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http://dx.doi.org/10.1109/EMBC44109.2020.9176374DOI Listing
July 2020

Effects of arthroscopic pancapsular release for proximal humeral fractures treated with intramedullary nailing: a retrospective study.

JSES Int 2020 Sep 29;4(3):546-550. Epub 2020 May 29.

Department of Orthopaedic Surgery, Tohoku University School of Medicine, Sendai, Japan.

Background: Proximal humeral fractures are one of the most common fractures in adults. Some patients treated operatively have restriction in range of motion (ROM) after surgery. This study aimed to evaluate arthroscopic pancapsular release in patients with severe stiffness after treatment with intramedullary nailing for proximal humeral fractures.

Methods: This study included 12 patients (7 women and 5 men) who underwent arthroscopic pancapsular release in the beach-chair position between May 2015 and February 2018. Intraoperative findings were recorded, and ordinary (with scapulothoracic motion) and true (without scapulothoracic motion) glenohumeral ROMs were measured with a goniometer. The American Shoulder and Elbow Surgeons shoulder score, Shoulder Rating Scale score of the University of California, Los Angeles scoring system, and Constant score were compared before and after the release. The Wilcoxon signed rank and Mann-Whitney tests were used to analyze data.

Results: The average age of the patients was 65.1 years (standard deviation, 9.5 years), and the mean follow-up period after the release was 30.6 months (standard deviation, 11.7 months). All ROMs on the affected side after surgery were significantly greater than those before surgery in all directions. However, ROMs in forward flexion, lateral elevation, and external rotation with the arm at the side and at 90° of forward flexion on the affected side postoperatively were significantly lower than those on the unaffected side. All scores were significantly greater after surgery than before surgery.

Conclusion: Arthroscopic pancapsular release is effective for patients with proximal humeral fractures treated with intramedullary nailing.
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http://dx.doi.org/10.1016/j.jseint.2020.03.013DOI Listing
http://www.ncbi.nlm.nih.gov/pmc/articles/PMC7479035PMC
September 2020

Validation and reliability of a Japanese version of the Shoulder Pain and Disability Index: A cross-sectional study.

J Orthop Sci 2020 Aug 20. Epub 2020 Aug 20.

Department of Orthopaedic Surgery, Tohoku University School of Medicine, 1-1 Seiryo-machi, Aoba-ku, Sendai 980-8574, Japan.

Background: The Shoulder Pain and Disability Index (SPADI) is a simple disease specific questionnaire that is used to evaluate the impact of shoulder disorders. The purpose of this study was to translate the SPADI into Japanese (SPADI-Jp) and evaluate its reliability and validity in Japanese patients with shoulder disorders.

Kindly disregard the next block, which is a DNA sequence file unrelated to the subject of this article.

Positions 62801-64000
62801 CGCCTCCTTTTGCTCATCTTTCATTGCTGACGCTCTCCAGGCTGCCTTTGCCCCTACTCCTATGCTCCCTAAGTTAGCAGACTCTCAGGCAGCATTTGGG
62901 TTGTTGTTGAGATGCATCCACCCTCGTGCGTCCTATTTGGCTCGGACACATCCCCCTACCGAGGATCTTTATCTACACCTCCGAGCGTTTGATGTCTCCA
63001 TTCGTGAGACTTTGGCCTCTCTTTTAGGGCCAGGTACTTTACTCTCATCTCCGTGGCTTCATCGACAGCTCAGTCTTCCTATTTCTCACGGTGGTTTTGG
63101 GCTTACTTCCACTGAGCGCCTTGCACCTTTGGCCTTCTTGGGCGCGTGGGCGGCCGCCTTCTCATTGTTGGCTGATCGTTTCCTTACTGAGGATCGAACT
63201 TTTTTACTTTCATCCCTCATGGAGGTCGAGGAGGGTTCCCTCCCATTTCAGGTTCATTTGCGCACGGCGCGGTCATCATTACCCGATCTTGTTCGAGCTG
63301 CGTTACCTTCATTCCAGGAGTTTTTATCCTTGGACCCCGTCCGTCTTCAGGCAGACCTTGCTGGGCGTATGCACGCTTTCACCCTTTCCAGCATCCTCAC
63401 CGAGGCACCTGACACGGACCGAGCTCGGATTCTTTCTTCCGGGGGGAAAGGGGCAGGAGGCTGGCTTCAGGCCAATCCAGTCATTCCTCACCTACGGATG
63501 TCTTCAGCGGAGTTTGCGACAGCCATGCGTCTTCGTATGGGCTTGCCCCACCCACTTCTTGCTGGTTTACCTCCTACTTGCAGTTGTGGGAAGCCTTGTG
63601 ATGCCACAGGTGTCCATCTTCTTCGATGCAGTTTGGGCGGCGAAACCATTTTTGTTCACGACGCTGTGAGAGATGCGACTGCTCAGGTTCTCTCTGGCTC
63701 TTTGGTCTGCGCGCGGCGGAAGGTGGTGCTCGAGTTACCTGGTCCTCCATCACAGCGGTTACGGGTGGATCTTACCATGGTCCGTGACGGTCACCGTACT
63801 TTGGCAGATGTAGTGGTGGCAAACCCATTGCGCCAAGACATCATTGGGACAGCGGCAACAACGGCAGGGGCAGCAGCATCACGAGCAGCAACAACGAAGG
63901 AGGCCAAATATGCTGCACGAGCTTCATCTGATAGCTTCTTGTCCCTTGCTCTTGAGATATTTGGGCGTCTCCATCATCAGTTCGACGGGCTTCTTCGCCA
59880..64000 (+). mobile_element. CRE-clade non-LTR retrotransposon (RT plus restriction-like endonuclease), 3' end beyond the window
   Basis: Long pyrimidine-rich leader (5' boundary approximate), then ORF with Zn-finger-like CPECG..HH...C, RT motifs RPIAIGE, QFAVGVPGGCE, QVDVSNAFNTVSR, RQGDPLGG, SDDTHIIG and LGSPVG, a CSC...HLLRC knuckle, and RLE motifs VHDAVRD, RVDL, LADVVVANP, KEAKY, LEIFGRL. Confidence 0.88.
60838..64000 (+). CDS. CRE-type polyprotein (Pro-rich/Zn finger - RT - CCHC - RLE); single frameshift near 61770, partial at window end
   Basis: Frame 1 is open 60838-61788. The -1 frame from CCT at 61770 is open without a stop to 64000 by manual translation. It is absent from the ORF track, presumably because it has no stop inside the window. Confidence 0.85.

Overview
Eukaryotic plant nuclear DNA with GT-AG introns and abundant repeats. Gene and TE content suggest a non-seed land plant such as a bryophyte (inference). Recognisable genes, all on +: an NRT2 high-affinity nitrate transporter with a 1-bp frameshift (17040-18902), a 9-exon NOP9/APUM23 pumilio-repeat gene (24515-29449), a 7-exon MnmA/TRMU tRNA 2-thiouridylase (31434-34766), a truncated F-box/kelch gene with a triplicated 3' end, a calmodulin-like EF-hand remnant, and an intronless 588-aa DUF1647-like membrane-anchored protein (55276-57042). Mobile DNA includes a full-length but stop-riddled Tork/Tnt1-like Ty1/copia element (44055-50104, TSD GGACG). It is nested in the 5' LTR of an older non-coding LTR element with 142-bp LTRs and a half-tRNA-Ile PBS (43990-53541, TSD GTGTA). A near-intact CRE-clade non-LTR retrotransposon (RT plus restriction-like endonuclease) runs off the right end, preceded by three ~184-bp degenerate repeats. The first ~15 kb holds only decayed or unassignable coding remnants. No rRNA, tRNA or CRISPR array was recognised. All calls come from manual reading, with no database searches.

Methods: Cross-cultural adaptation of the SPADI was performed according to international guidelines. A total of 100 patients with shoulder disorders participated in this study. Each participant was asked to finish the SPADI-Jp, Disability of Arm, Shoulder and Hand (DASH), and the Short-Form 36 (SF-36) at the initial visit. Thirty-four patients repeated the SPADI-Jp to assess the test-retest reliability. The test-retest reliability was quantified using the interclass correlation coefficient (ICC), while Cronbach's alpha was calculated to assess the internal consistency. The construct validity was assessed using Spearman's rank correlation coefficients.

Results: Internal consistency in the SPADI-Jp was very high (0.969), as measured by the Cronbach's alpha. The ICC of the SPADI-Jp was 0.930. There was a strong, positive correlation between the DASH and the SPADI-Jp (r = 0.837, p < 0.001). The SPADI-Jp was significantly correlated with most of the SF-36 subscales. The correlations of the SPADI-Jp with physical subscales of the SF-36 were stronger than those with the other subscales.

Conclusions: We demonstrated that the SPADI-Jp is a reliable and valid self-assessment tool. Because cross-cultural adaptation, validation, and reliability of the disease-specific questionnaire for shoulder pain and disability have not been evaluated in Japan, the SPADI-Jp can be useful for evaluating such patients in the Japanese population.
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http://dx.doi.org/10.1016/j.jos.2020.06.007DOI Listing
August 2020

Low Back Pain in School-Aged Martial Arts Athletes in Japan: A Comparison among Judo, Kendo, and Karate.

Tohoku J Exp Med 2020 08;251(4):295-301

Department of Medicine and Science in Sports and Exercise, Tohoku University School of Medicine.